"The victim was subject to regular abuse"
A husband and four relatives have been sentenced for subjecting his wife to honour-based violence.
Between October 2017 and April 2019, the woman was subjected to forced servitude and coercive behaviour at their shared family home.
Following an arranged marriage in Pakistan, Mohammed-Shuaib Arshid moved to Hillingdon, London with his new wife.
They lived in a house shared with his father Arshid Sadiq, his mother Nabila Shaheen, his brother Aqeel Arshid and his sister Zaib Arshid.
Whilst living in the family home, the victim was regularly subjected to controlling and coercive behaviour.
This included not being allowed to use her mobile phone without permission, leave the house on her own or have access to her personal identity documents.
The woman was also denied the opportunity to attend college.
The family denied her access to money and she resorted to begging her husband for money for basic toiletries.
She was also held in servitude and forced to cook and clean throughout the day before being allowed to go to bed.
During this period, the five family members regularly physically and mentally abused the victim, causing her long-term physical and psychological harm.
The abuse included threats to kill her and forcing her to drink engine oil.
Mohammed-Shuaib Arshid was arrested and released on bail.
During his time on bail, he committed a separate offence of false imprisonment targeted towards another member of the public and was sentenced to eight years in prison.
All five defendants entered not guilty pleas.
But earlier in 2023, they were convicted for controlling or coercive behaviour in an intimate or family relationship and holding a person in slavery or servitude.
Mohammed-Shuaib Arshid, aged 28, was sentenced to three years imprisonment, to run consecutively to the eight-year custodial sentence imposed for falsely imprisoning a separate victim.
Arshid Sadiq, aged 54, was jailed for seven years and three months.
Nabila Shaheen, aged 56, was sentenced to four years and three months in prison.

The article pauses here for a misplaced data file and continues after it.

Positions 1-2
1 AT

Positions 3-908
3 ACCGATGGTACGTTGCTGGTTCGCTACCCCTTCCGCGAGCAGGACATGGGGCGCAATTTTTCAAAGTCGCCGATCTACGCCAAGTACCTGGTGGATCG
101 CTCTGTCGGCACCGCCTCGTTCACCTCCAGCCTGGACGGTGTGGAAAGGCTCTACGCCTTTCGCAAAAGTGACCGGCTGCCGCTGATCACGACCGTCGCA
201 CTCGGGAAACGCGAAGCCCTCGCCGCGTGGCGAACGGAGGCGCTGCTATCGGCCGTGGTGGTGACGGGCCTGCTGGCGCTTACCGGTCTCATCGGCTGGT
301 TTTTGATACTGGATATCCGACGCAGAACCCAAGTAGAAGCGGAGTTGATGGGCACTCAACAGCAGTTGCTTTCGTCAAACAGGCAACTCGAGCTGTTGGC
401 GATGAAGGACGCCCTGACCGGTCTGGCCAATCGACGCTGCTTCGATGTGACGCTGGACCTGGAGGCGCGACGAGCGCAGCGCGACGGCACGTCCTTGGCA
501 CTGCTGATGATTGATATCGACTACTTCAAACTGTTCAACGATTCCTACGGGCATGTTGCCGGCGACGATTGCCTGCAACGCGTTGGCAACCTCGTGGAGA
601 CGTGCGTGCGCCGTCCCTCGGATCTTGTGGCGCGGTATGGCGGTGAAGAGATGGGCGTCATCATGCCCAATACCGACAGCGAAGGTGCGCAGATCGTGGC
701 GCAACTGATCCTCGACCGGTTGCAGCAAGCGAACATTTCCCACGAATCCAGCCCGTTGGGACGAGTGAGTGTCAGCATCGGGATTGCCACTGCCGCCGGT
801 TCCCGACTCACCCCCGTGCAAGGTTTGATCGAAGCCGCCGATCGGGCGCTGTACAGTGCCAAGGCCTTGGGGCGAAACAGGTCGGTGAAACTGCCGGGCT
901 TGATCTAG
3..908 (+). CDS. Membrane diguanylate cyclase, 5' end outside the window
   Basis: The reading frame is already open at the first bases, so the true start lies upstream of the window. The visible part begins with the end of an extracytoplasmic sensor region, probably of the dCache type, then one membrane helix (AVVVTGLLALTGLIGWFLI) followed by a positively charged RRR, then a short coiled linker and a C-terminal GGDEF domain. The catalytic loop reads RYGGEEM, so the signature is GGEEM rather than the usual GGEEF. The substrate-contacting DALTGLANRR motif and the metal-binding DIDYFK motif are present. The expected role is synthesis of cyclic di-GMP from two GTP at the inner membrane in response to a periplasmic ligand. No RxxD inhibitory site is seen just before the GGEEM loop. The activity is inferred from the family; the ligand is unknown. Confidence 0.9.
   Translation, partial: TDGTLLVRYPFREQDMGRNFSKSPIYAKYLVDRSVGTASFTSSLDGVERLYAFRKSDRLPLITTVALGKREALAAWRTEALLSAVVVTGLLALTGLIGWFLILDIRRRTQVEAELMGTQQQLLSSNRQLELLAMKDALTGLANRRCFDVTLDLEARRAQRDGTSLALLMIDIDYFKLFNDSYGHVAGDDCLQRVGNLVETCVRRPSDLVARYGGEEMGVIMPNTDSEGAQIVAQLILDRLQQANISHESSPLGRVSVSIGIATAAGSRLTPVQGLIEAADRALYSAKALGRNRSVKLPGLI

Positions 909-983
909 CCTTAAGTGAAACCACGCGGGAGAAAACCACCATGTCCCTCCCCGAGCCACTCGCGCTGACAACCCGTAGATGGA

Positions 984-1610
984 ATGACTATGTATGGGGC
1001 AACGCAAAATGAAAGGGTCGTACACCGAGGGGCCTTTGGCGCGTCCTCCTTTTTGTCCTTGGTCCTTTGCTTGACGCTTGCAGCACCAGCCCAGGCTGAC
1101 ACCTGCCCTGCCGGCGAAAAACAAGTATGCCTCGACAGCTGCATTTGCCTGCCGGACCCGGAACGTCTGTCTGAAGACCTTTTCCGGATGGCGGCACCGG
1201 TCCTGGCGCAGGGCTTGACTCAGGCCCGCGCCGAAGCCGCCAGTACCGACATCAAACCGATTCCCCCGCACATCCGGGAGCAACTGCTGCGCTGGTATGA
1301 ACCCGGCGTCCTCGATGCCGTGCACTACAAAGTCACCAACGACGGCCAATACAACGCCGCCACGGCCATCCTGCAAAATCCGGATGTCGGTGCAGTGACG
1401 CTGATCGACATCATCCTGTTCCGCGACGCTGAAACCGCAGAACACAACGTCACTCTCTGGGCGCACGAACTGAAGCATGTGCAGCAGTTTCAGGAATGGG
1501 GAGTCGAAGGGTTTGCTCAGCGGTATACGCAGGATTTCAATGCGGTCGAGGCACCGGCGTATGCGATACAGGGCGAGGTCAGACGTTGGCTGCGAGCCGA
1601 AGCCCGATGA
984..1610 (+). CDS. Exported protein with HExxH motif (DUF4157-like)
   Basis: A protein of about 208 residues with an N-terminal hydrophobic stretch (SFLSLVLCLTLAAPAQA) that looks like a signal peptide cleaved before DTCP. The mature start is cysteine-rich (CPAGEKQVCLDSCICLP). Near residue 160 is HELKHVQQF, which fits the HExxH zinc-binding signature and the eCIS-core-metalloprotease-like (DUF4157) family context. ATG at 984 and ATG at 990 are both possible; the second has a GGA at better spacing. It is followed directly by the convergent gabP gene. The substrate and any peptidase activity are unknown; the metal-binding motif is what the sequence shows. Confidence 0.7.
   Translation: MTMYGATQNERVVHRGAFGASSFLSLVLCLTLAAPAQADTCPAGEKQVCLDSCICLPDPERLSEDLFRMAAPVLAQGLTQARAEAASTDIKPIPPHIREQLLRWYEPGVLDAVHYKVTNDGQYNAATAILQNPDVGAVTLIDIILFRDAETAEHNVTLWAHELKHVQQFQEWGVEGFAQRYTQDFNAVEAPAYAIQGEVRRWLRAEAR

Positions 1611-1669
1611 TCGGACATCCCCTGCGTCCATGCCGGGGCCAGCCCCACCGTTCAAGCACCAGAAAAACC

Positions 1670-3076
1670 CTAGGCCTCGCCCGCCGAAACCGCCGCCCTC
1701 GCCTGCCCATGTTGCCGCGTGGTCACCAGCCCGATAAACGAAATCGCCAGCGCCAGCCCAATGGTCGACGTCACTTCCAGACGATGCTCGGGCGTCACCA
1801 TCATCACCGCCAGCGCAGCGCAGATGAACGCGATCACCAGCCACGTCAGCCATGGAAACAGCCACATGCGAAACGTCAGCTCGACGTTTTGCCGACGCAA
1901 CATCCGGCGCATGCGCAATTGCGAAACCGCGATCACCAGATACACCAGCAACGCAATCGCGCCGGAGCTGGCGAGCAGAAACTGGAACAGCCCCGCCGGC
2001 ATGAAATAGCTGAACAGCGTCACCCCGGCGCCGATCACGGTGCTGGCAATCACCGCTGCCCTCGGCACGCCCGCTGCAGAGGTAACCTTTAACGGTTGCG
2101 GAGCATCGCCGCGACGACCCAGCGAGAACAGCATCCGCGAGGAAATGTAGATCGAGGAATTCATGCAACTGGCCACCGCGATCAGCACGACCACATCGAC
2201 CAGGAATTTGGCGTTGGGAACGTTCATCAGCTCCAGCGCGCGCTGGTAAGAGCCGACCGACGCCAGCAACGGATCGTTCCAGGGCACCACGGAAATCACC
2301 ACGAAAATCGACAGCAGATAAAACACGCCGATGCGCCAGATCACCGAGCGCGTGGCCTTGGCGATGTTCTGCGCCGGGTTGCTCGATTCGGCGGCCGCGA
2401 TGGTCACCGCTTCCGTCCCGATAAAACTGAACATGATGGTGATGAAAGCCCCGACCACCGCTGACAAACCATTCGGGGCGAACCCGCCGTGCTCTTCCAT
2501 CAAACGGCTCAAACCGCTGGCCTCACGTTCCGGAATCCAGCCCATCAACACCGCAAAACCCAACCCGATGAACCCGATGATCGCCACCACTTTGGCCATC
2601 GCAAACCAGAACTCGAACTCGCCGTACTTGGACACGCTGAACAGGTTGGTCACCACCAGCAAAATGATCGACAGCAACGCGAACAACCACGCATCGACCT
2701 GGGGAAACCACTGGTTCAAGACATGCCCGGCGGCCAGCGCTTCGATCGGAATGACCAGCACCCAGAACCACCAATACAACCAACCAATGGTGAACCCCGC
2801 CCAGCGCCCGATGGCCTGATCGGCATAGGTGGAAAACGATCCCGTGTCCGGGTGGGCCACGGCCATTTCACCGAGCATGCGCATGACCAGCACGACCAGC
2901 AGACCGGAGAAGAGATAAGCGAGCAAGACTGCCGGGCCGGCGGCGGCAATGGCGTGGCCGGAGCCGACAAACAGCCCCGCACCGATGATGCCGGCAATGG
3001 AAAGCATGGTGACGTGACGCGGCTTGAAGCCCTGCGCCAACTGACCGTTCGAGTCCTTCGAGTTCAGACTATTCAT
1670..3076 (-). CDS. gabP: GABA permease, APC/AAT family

Aqeel Arshid, aged 32, was sentenced to 21 months, suspended for 18 months.
Zaib Arshid, aged 27, was sentenced to 21 months, suspended for 18 months.
All five family members were also made subject to an indefinite restraining order, preventing any further contact with the victim. They were all also deprived of their mobile phones.
Paul Jenkins, a Senior District Crown Prosecutor for the CPS said:
“The victim believed that they were moving into a safe family home with a loving husband, but the subsequent actions of Mohammed Shuaib Arshid, Arshid Sadiq, Nabila Shaheen, Aqeel Arshid and Zaib Arshid proved that this was not the case.
“The victim was subject to regular abuse whilst under their care, resulting in serious physical and psychological harm.
“This case demonstrates the willingness of the CPS to bring the perpetrators of these crimes to justice and our commitment to protect those who have been subject to controlling or coercive situations, securing protective orders wherever possible.”
A CPS spokesperson said “Being the victim of violence or sexual assault is undoubtedly a harrowing experience – but when this abuse is ‘honour-based’, the challenges can often feel impossible to overcome.
“If someone is seen to have dishonoured or brought shame on a family or community, they can be ‘punished’ through threatening behaviour, rape, kidnap, false imprisonment, female genital mutilation, forced marriage and even murder – also known as honour killings.
“Honour-based abuse cases are some of the most complex the Crown Prosecution Service deals with.”
“We know much of this abuse takes place in familial settings and tight-knit communities, often making it incredibly difficult for victims to come forward to report.
“We want to support victims of this unacceptable violence; both honour-based abuse and forced marriage are illegal, and where our legal test is met, we will not hesitate to prosecute.
“We can protect potential victims through anonymity, forced marriage protection orders and extra-territorial jurisdiction over offences committed abroad.
“Whether you are a victim, or suspect you know someone who is, we would encourage you to come forward and report it.
“Victims of this devastating crime deserve justice and you could help other potential victims.”